“Although all throughout the Philippines, there’s degradation occurring, but I was surprised that Pag-asa itself, which is very far from a lot of fishers and from the mainland, is also suffering degradation.”

The UP professor added they also observed piles of rubble, which were most likely “made by human.” Anticamarara said the rubble was also too high; over the height of a person. Rubbles are indication of environmental destruction in the area, since these rubbles could be from broken corals.

Tarriela explained that Anticamara’s findings about the rubbles meant the Cays 1, 2, 3, and 4 have widened, but not because of natural occurrences. He said the rubbles used for the cays were dead corals, adding that they have yet to determine if the corals were intentionally destroyed or not.

However, Tarriela alluded that China could be the suspect behind this occurrence.

“Well, we have the same suspect na naiisip ninyo (that you may think of), and I think it is also the suspect that I have on my head. There’s no other suspect that we can name with these kind of activities ‘no, it’s only the People’s Republic of China for all the, of course, circumstances that I would highlight,” the PCG official said.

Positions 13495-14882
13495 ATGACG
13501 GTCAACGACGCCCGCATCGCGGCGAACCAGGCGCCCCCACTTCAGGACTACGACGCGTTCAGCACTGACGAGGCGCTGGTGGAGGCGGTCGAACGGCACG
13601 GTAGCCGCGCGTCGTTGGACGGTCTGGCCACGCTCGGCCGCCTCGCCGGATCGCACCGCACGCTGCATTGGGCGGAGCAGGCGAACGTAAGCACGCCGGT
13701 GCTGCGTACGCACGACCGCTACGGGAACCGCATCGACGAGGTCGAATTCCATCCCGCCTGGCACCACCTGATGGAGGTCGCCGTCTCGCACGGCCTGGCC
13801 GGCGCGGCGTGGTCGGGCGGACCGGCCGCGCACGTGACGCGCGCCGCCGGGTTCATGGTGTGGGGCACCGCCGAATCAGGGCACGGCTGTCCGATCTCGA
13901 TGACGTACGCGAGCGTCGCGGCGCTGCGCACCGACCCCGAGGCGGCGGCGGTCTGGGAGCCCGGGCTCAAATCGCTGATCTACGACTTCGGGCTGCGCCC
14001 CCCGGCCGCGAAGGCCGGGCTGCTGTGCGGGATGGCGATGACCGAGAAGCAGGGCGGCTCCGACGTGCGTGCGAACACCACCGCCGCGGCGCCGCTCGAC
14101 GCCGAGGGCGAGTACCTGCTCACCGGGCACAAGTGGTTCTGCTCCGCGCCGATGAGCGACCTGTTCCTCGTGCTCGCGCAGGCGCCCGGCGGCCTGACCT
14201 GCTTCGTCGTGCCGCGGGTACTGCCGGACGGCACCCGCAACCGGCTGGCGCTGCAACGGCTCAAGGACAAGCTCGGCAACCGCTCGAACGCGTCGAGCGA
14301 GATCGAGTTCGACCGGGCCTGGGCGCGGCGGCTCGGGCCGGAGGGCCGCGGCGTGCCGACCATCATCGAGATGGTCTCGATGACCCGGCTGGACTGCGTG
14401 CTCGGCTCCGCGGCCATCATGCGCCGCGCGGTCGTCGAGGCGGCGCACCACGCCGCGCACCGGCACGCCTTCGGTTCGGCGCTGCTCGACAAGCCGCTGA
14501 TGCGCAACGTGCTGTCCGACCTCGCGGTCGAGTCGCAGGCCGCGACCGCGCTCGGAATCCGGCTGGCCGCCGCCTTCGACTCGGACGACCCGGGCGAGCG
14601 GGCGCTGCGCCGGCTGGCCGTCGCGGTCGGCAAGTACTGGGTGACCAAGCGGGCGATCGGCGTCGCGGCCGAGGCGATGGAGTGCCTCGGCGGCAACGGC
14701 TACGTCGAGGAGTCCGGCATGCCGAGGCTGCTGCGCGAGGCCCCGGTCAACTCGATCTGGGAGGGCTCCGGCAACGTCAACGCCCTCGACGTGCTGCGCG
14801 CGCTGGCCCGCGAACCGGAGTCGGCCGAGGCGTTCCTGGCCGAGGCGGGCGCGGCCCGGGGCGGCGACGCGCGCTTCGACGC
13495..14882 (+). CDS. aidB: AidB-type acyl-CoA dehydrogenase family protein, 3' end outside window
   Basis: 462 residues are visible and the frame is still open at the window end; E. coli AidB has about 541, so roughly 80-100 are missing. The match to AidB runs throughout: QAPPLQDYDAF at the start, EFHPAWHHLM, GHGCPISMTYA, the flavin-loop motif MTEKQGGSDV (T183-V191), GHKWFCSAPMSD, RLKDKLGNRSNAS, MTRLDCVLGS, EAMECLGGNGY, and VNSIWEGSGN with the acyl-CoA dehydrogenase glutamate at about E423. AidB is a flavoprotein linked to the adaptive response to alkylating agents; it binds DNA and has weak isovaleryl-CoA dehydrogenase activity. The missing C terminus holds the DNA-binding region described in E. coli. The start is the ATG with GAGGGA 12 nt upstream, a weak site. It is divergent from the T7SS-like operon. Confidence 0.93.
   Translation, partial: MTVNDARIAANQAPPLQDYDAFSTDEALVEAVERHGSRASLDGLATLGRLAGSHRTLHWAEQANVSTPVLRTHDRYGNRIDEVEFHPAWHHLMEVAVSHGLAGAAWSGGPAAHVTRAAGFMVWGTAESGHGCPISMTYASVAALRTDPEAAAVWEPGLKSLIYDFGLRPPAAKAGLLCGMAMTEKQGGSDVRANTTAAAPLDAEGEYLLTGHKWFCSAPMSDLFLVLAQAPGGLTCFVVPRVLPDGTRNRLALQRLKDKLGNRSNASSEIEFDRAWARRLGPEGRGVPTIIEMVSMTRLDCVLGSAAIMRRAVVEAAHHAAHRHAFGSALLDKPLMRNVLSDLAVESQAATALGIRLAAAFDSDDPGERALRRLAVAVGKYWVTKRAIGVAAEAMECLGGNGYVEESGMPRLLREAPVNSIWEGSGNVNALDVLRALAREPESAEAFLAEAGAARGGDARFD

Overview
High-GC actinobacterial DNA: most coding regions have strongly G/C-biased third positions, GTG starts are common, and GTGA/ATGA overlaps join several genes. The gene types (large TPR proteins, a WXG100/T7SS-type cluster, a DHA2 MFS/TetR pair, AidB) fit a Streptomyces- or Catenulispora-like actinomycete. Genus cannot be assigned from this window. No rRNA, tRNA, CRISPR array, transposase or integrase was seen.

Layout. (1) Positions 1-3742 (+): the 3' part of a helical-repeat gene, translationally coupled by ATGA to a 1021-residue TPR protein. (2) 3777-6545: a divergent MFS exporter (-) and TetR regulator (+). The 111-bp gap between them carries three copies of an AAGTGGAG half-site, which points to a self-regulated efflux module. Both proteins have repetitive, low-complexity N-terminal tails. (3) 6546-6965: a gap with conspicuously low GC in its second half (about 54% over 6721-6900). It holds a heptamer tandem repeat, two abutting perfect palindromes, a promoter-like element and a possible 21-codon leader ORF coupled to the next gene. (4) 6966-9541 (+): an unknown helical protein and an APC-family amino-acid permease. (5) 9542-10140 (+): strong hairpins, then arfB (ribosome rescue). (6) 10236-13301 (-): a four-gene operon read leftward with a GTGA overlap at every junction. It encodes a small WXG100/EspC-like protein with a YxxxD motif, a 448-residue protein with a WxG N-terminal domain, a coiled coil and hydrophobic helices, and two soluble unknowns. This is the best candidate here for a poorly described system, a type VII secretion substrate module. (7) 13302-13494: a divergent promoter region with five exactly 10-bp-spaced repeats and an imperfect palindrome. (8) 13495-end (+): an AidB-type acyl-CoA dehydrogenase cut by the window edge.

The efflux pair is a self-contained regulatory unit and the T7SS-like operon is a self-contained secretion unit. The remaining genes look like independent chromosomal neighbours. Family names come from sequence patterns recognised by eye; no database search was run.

Explaining his statement, Tarriela said that aside from the Philippines, China is the other country near the cays. He added that China has the “professional record” in terms of reclamations in the South China Sea.

Another complaint?

Jay Batongbacal from the UP Institute for Maritime Affairs and Law of the Sea said the new findings could be a basis for another complaint that will be filed by the Philippines against China. In 2016, the Philippines won its maritime case against China in the Hague, which upheld the country’s claims in features located within its exclusive economic zone. 

Mahalagang punto ‘to kasi nga, noong time noong arbitration, hindi pa ‘yan napapansin, pero after the arbitration, iyon na (This is an important point because, at the time of the arbitration, we were not yet familiar with the development in Pag-asa Island, we only knew about it after the arbitration),” Batongbacal said during the forum.